Grave words: It’s the hyphen that counts
I admit it. A couple of months ago my husband and I drove through the Natchez City Cemetery for no other reason than to read tombstones. That’s right. We have a fascination with epitaphs, and it’s commonly acknowledged that the families of the dearly departed in Natchez pen theirs with remarkable style. I guess that’s one reason their cemetery is on the National Register of Historic Places and we weren’t the only ones cruising plots that day. I do, however, think I was the only visitor with a laptop slung over my shoulder. Occasionally, I would lean its screen against a wrought iron gate and type because I could not help myself, the history was so thick in those etchings.
When we left, I tucked a file of 1,043 grave words away in the heart of my computer for the “right time.”
And I figure a day like the day after the most divisive presidential election in history, when it’s important to put things – and ourselves – in perspective, might be a good time to pull it out. That’s because life spans and presidential terms have something significant in common – the hyphen between the beginning and the end of them.
And it’s the hyphen that counts, right?
We found that for some of the markers making up the Natchez cemetery, it was character that defined the hyphen: “The crown of a good name excels all else” (Benjamin Dreyfus, 1867-1914). “Love and charity were the guides of her life” (Mary Briscoe, 1903). “An honest man’s the noblest work of God” (Frederick Read, 1871). “He died beloved, respected and honored by all who knew him” (Duncan Minor, 1862).
For others, it was devotion to a lifework: “Amiable in temper and deportment; vigorous in intellect, considerable in literary attainments, proficient in the science of medicine; he was useful and beloved in life and greatly lamented in death” (Dr. Frederick Seip, 1777-1819). “Pastor of First Presbyterian Church in Natchez for 60 years” (Joseph Stratton 1815-1903). “Erected by his friends and neighbors, a tribute to his worth as a man and in gratitude for his long and faithful services” (John Slicer, MD, 1829-1899). Dr. Slicer is his real name, by the way.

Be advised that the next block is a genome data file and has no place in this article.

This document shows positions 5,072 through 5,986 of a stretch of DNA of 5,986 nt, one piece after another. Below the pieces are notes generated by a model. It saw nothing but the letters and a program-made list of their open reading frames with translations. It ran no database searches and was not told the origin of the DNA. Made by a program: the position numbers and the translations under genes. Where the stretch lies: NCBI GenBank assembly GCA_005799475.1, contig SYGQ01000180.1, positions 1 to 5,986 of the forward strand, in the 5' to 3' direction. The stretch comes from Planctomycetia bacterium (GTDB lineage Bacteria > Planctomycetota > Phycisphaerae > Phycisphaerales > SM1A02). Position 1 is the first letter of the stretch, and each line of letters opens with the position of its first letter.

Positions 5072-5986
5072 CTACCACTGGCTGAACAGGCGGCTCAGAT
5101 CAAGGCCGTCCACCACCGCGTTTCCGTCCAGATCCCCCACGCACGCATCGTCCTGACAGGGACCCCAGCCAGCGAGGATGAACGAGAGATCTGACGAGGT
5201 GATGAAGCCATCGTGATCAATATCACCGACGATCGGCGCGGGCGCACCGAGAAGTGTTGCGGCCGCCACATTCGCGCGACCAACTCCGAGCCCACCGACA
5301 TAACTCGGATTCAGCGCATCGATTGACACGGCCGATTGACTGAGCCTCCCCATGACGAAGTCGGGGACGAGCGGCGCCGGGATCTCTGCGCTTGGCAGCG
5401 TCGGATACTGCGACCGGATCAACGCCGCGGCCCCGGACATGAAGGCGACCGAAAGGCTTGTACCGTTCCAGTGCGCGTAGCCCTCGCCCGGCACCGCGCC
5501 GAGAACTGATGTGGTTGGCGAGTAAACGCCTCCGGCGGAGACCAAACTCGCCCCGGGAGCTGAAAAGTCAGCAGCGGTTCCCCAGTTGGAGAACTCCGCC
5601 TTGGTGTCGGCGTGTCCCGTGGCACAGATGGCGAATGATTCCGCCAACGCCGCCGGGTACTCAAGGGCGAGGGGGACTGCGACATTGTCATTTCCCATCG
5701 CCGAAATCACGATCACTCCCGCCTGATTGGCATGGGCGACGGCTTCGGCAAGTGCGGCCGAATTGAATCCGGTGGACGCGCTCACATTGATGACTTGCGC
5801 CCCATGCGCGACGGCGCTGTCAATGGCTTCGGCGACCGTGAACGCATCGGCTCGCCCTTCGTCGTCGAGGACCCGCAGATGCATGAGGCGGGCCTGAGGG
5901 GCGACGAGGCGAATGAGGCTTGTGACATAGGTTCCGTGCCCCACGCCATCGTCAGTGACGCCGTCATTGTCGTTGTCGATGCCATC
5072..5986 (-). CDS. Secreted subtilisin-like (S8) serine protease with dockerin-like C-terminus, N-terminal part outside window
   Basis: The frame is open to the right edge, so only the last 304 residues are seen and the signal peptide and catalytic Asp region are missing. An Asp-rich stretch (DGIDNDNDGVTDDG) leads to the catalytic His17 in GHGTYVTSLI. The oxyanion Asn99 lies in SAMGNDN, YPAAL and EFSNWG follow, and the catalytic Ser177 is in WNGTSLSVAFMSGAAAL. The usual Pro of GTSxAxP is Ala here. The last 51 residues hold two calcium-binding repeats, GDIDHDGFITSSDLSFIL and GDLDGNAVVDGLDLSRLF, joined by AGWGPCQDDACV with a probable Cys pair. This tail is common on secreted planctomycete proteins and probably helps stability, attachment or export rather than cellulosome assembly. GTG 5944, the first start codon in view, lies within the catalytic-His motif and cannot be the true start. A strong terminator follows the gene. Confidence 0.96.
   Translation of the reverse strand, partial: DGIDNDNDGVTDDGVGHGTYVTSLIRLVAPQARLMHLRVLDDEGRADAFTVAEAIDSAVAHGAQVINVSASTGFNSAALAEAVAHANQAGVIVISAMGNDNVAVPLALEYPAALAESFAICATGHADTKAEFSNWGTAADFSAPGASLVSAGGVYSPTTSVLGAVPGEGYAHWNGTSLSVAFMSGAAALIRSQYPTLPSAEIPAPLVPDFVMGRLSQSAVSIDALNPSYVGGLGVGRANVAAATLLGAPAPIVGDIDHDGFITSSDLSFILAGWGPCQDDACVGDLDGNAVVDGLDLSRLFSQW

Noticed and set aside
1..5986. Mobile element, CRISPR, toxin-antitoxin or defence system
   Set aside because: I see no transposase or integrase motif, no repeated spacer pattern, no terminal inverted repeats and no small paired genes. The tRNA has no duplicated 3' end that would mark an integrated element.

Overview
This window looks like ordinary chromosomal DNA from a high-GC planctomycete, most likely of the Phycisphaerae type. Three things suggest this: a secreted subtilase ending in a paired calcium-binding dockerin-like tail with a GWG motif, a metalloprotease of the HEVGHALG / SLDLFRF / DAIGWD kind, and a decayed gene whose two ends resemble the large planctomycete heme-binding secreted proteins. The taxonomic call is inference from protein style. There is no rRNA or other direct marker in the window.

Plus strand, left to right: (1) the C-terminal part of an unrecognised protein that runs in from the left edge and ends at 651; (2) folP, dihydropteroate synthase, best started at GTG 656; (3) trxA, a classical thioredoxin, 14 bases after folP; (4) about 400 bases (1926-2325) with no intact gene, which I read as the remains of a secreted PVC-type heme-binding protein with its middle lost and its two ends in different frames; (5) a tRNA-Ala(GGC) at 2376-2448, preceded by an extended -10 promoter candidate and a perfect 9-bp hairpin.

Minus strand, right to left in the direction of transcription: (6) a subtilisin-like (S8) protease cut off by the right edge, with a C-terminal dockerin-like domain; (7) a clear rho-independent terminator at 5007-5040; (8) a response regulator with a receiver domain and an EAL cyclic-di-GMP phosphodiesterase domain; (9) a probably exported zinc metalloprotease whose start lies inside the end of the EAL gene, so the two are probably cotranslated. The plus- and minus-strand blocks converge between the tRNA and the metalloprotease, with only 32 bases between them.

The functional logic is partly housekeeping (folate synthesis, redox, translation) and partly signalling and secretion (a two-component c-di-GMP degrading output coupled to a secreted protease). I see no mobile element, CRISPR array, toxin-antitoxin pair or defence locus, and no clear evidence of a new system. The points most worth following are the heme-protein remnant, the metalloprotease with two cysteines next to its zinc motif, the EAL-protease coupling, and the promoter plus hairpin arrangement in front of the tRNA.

A centuries-gone griever reminded us that the most important job titles don’t always come with a paycheck: “Miss me, but let me go” (Ellen Dyer, homemaker, companion, mother).
Other inscriptions proved that America was the Promised Land to people the world over, including Joseph Buntura (born in Portugal, 1808-1875), David Moses (born in France, 1821-1902), Catherine Schwartz (born in Prussia, 1831-1883) and her husband, Conrad (born in Bavaria, died in Natchez in 1883.) A grand 10-foot marble monument in the Schwartz section of the cemetery attests to the milk and honey part.
Some offered tender tributes, like Natchez Democrat Publisher Warren Koon (1923-1982), who called his wife Martha “The Yellow Rose of Texas,” and then there were the parents of Hugh Roscoe Enochs (1883-1919), who engraved a simple “Our Soldier” on his marble slab.
North of the entrance, a brick crypt testified to the worth of William James (1843-1900), a true family man:
“We miss thee from our home dear, Husband
We miss thee from thy place
A shadow o’ver our life is cast
We miss the sunshine of thy face.
We miss thy kind and willing hand
Thy fond and earnest care
Our home is dark without thee
We miss thee everywhere.”
Elsewhere, lines spoke directly to the tragedies of life, unexpected and early: “Monument erected by the Natchez Drug Co. to the memory of the unfortunate employees who lost their lives in the great disaster that destroyed its building on March 14, 1908.” “Lost in the Mississippi River” (Eugene Benoist, 1929-1969.) “Died in action somewhere near Aachen in Germany” (Louis Benoist, 1921-1945). “Louise. The Unfortunate” (no dates). “Just entering into womanhood, was this young and lovely girl, when suddenly Death with his cold and icy hand came, and destroyed the tender flower” (Jane Ellis, 1844-1860). “He never caused his parents grief but when he died” (James Gustine Minor, 1839-1860).
Perhaps most heart-rending were the tiny headstones, topped by lambs and scattered throughout the one hundred acres, which told of children cherished: “She was lovely; she was fair” (Eliza Winston, 1852-1858). “Infant daughter, sister of Eliza” (born and died May 16, 1859). “She was the light of our home” (another infant).
But wherever we read them, whether describing a life lost in a fire or to a fitful fever or at the age of 105, the epitaphs were grave – almost as grave as verses that say our lifetimes (Psalm 39:4) and our nations (Isaiah 40:17) are as nothing before God.
Visitors to the Natchez cemetery – even recently-elected types – would do well to ponder such things. A memorial bench on the bluff overlooking the Mississippi offers the perfect spot for that kind of contemplation, complete with an American flag flapping in the breeze overhead.
Wesson resident Kim Henderson is a freelance writer who writes for The Daily Leader. Contact her at email@example.com.